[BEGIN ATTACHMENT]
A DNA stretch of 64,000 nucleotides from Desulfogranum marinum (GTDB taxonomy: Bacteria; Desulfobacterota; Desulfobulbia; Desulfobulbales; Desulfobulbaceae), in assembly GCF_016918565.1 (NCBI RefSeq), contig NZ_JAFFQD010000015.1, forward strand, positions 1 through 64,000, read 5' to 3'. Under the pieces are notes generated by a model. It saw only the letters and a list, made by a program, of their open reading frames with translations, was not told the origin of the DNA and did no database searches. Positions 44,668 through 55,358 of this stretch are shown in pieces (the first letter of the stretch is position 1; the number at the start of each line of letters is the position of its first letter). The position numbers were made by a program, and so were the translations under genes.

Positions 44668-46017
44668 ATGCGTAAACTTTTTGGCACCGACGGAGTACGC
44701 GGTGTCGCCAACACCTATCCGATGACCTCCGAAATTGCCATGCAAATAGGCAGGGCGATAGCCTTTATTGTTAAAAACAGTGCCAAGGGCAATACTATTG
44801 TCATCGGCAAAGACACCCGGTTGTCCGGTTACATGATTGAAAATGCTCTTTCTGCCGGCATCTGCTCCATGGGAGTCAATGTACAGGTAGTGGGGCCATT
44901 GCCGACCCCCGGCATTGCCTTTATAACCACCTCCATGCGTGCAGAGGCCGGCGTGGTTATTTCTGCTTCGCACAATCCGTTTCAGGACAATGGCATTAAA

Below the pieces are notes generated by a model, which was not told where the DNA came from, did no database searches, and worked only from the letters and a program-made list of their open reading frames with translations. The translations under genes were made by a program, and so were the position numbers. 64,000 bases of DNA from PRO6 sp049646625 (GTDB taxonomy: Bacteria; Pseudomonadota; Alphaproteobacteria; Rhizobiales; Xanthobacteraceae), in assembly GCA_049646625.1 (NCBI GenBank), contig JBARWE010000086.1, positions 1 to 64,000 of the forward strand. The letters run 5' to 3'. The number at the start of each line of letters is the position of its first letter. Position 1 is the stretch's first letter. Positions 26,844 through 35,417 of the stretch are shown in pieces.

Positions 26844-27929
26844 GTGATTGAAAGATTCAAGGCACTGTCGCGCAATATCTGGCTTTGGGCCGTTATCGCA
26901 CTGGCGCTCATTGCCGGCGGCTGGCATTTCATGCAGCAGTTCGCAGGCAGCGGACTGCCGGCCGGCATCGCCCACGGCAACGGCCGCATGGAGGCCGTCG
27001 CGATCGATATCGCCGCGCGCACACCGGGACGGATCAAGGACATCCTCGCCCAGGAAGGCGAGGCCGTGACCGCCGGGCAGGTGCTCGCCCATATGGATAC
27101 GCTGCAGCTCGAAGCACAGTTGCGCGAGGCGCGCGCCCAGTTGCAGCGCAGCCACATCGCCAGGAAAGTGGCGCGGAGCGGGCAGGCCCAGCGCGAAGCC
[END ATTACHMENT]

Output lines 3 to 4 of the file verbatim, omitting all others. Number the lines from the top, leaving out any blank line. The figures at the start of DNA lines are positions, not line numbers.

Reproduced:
44668 ATGCGTAAACTTTTTGGCACCGACGGAGTACGC
44701 GGTGTCGCCAACACCTATCCGATGACCTCCGAAATTGCCATGCAAATAGGCAGGGCGATAGCCTTTATTGTTAAAAACAGTGCCAAGGGCAATACTATTG